Probably my most common complaint about any comic is that it’s unoriginal. I feel like everything’s been done by now, is there anything I’ve never seen? Well, “Irresistible” may be such a book. The premise is that a young man named Frank Sharp has a hideously deformed face but also has the supernatural ability to mind control someone simply by touching them.
Normally, that kind of premise would create for a cliché villain and a cliché story, but Peyer takes a completely different approach by making this guy into a fairly realistic (or at least plausible) tragic character. He narrates almost the entire story, a method rarely used in LOTDK. He’s angry, bitter, twisted, megalomaniacal, and also pretty naïve and quite frankly stupid at times. He thinks money and power will make him happy, but they really don’t.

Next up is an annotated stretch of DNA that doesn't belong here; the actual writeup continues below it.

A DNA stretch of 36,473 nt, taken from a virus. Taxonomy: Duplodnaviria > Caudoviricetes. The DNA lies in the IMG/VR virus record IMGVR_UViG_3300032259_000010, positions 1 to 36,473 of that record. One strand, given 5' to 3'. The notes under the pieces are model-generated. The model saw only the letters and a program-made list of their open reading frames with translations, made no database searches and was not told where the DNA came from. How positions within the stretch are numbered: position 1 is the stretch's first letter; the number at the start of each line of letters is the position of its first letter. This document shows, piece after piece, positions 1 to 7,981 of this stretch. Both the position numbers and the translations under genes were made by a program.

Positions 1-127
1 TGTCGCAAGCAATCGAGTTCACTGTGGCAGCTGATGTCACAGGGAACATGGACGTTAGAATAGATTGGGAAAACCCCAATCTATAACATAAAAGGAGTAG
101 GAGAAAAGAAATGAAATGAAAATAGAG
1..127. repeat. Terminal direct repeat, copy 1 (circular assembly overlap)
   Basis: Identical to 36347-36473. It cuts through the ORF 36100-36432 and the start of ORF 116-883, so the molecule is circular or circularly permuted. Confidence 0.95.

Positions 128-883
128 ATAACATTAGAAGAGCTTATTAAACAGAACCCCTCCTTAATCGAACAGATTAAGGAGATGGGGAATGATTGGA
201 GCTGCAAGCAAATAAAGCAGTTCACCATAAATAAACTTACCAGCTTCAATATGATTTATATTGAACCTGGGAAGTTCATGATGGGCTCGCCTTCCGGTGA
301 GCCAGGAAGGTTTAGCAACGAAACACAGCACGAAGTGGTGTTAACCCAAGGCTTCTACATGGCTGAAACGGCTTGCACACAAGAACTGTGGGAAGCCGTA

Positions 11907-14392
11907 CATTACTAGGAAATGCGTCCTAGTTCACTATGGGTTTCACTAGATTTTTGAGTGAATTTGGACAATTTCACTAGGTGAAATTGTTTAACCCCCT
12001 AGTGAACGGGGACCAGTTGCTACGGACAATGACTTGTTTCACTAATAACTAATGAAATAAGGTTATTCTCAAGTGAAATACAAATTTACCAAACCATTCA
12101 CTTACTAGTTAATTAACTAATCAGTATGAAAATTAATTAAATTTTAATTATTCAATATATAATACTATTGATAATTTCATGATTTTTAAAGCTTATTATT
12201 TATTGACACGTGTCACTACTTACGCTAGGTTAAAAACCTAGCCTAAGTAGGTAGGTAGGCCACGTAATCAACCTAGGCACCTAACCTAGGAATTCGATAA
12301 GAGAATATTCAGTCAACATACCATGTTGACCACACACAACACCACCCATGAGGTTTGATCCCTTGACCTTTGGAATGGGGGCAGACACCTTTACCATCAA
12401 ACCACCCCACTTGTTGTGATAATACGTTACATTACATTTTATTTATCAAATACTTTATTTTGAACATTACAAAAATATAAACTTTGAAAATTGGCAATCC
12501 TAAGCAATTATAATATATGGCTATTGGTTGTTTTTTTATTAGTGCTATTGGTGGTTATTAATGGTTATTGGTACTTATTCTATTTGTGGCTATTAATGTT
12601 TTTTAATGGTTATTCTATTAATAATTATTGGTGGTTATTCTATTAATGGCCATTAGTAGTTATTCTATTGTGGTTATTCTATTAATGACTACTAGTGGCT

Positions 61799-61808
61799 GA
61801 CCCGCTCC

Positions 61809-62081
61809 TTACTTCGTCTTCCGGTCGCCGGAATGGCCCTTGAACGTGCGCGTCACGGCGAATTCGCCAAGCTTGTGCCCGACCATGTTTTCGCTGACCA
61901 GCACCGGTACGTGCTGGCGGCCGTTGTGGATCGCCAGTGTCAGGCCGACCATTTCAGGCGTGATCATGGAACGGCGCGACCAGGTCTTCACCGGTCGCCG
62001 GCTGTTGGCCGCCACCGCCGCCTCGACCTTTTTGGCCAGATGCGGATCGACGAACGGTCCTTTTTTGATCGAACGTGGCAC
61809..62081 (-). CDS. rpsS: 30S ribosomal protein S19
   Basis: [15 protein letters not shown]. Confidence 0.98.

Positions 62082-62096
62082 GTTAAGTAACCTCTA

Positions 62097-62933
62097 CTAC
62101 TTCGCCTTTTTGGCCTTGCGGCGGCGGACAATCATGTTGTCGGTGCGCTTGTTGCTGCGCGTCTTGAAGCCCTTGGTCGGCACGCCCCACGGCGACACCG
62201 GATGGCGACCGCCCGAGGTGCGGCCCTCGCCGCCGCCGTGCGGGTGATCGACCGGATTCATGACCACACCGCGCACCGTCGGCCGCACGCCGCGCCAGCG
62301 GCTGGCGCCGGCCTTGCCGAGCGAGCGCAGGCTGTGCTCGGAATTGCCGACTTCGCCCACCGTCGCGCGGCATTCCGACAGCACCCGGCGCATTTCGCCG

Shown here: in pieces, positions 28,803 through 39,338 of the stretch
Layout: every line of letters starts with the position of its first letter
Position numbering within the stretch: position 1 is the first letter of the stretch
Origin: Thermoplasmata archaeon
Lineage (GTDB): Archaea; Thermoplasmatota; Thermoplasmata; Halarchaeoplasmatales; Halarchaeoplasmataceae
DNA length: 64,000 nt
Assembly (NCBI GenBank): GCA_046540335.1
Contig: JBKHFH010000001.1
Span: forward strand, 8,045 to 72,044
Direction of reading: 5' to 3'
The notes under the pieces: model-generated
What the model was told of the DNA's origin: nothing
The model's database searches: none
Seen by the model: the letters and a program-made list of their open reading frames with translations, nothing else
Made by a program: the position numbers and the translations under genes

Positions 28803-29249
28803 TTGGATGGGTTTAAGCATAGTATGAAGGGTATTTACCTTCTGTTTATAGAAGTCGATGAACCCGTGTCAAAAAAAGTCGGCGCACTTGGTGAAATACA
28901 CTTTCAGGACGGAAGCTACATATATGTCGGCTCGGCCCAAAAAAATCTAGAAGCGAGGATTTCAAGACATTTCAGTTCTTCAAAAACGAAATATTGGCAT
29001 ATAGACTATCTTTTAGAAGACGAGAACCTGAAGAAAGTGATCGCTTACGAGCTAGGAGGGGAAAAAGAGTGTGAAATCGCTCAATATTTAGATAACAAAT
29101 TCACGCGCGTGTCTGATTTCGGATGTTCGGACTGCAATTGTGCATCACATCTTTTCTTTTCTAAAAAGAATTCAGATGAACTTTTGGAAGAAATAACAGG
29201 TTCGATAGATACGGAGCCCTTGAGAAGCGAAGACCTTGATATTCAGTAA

Though there’s plenty of great moments of mystery and suspense, since this isn’t the kind of villain we’re used to seeing, there’s also a bit of melodrama as Frank is constantly arguing with his parents, friends, and business associates. You pity him because he’s so disgusting-looking, but you also hope he gets his comeuppance because he’s such a pig. The way Batman goes about investigating and confronting him is interesting to say the least; though it does involve a few sequences which are bit overboard even by comic book standards.
Tony Harris was the artist on “Ex Machina” and was great on that series. Here, he’s just as good with his style that is clean and cartoony and yet amazingly realistic. The colors are a bit monochromatic and several pages are more effects than art, but overall the arc looks great (except for Frank’s face - yeesh!).